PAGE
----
Towards the promising next generation of battery technology
The demand for batteries is rising faster than ever. However, today, their production still requires the use of rare and critical raw materials. In an era where the shift to sustainable energy solutions is so desperately needed, we have to make every effort to overcome these barriers. This is where the project FUGELS - Functionally Graded Electrodes for long-life Lithium-sulfur batteries - steps in. FUGELS will work on a next-generation and promising technology, lithium sulfur batteries (LSB), helping to accelerate their penetration into the battery market. The need for such a new battery technology is triggered by the capacity limitation, sustainability concerns, and high cycle-cost of storage with the state-of-the-art (SOA) lithium-ion batteries (LIBs).
How are lithium sulfur batteries a sustainable energy solution?
LSBs are potentially lighter and more affordable options than any other battery on the market: They can be less than half the weight of lithium-ion batteries, while storing the same amount of energy. “Additionally, as sulfur (< US$ 0.2/kg) is at least 2 orders of magnitude cheaper than metals like cobalt and nickel used in NMC cathodes, LSBs are expected to be less expensive than their lithium-ion battery counterparts.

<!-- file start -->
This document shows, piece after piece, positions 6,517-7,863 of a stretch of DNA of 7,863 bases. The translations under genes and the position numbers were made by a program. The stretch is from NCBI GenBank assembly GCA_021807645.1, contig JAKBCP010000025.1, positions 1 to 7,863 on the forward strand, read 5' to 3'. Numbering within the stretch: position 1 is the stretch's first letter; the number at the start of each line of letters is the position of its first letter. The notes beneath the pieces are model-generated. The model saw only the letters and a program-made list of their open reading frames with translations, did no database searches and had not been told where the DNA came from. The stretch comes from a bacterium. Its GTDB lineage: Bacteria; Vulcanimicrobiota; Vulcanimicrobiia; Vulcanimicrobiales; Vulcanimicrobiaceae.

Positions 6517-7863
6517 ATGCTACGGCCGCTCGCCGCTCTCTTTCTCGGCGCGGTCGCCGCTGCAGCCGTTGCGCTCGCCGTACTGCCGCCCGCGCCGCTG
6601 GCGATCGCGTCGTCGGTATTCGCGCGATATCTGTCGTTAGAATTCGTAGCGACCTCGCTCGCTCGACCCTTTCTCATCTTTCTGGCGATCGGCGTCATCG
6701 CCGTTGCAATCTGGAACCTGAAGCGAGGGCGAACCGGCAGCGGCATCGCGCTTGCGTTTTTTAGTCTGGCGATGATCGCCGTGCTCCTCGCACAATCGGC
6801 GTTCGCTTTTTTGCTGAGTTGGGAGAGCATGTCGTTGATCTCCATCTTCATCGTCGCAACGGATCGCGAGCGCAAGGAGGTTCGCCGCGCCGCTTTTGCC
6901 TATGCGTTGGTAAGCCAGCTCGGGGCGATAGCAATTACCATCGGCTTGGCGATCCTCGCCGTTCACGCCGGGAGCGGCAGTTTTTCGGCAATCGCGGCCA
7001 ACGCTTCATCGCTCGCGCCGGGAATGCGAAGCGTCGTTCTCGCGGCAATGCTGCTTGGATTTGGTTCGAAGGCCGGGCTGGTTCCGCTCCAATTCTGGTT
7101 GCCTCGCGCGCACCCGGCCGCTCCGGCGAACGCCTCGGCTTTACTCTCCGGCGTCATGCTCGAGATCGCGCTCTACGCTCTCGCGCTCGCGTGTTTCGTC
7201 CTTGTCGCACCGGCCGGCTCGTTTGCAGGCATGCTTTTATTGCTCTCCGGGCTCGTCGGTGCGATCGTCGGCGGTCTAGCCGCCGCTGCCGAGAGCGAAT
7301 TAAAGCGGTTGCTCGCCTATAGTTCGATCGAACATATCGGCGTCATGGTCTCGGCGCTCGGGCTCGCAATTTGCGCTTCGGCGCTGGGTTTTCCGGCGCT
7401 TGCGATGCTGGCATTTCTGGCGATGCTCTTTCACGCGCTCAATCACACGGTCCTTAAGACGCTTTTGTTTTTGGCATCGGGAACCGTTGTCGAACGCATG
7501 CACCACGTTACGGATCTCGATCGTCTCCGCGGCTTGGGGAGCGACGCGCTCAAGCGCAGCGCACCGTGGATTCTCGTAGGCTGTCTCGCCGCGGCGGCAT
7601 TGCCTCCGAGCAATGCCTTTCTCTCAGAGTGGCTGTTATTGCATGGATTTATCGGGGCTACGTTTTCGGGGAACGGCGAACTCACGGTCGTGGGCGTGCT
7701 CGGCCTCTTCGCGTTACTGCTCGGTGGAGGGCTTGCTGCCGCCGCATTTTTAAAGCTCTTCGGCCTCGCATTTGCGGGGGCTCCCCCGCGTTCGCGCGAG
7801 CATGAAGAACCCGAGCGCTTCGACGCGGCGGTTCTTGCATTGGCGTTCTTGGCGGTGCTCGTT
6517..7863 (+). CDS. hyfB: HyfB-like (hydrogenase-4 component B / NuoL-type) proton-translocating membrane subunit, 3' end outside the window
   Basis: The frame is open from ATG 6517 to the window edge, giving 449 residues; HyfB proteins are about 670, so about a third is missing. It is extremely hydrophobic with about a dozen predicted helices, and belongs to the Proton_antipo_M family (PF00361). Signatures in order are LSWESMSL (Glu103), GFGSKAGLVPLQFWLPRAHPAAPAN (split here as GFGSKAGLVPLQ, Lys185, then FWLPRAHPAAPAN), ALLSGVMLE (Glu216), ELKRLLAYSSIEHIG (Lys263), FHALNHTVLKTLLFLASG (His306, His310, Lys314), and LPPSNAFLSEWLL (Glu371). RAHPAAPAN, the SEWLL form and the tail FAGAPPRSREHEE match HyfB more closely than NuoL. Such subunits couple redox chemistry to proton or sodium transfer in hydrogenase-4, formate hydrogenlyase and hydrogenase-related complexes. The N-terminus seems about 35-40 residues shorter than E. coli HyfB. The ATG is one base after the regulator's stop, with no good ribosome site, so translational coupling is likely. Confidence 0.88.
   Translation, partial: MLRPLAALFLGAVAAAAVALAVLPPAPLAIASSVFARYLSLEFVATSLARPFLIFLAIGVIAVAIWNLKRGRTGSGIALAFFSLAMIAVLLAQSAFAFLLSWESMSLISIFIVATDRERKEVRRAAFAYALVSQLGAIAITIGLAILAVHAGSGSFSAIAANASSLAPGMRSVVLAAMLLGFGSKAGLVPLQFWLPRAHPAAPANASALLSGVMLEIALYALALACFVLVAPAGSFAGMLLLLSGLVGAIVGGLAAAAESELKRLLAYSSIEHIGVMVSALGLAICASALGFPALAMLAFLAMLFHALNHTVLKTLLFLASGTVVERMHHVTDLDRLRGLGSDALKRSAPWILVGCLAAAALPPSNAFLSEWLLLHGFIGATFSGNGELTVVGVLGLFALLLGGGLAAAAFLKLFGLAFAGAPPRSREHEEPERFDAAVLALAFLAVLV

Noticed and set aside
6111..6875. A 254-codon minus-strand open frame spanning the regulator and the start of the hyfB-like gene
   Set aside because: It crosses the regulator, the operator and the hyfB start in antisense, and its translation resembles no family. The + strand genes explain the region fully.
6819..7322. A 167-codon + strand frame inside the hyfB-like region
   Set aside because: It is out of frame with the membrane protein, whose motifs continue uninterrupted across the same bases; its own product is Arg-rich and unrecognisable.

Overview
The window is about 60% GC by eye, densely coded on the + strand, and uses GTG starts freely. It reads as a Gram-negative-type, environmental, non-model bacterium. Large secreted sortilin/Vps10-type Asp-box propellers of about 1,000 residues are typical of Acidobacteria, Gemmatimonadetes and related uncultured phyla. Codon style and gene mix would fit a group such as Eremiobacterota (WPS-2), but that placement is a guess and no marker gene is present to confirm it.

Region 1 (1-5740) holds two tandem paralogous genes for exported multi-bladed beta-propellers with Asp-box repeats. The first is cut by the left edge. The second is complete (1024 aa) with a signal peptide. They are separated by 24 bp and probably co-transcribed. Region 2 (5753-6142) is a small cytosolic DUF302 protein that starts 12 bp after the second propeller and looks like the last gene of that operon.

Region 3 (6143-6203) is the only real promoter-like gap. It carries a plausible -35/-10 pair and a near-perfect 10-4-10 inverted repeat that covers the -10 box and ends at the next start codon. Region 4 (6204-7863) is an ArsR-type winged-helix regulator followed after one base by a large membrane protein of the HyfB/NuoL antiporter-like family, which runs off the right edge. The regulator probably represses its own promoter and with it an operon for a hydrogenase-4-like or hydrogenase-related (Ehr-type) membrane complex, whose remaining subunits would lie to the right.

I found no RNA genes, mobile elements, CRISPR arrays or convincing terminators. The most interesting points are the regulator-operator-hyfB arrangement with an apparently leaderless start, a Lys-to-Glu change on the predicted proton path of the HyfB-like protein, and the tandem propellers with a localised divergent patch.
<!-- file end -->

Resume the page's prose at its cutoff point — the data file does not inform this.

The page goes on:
Higher capacities and lower cycle costs open opportunities for residential and stationary storage, heavy-duty transport, and new applications such as drones, e-bikes, unmanned vehicles, and aerospace. Moreover, global reserves of sulfur are almost limitless (i.e., 600 billion tons).
However, the technology still faces several hurdles. A major challenge for LSBs is their rapid ageing, which currently limits their lifespan and their wide introduction into the battery market. The available capacity now fades away in less than hundreds of cycles. FUGELS aims to increase the specific energy and lifetime of LSBs by developing new sulfur and lithium electrode architectures. To do so, a synergy between a variety of coating and deposition methods such as wet chemical solution, atmospheric plasma technology, electrodeposition, atomic layer deposition, and slurry-based coating is set forth.
The project brings together the expertise of different partners in various techniques. The project will last 4 years and will be conducted in close interaction with several Flemish companies. FUGELS is one of the 2 projects that will start this year within the new battery program of SIM. The consortium consists of researchers from UHasselt, UGent, UAntwerpen, VITO, IMEC and IMOMEC. FUGELS benefits from an advanced battery lab infrastructure in EnergyVille2.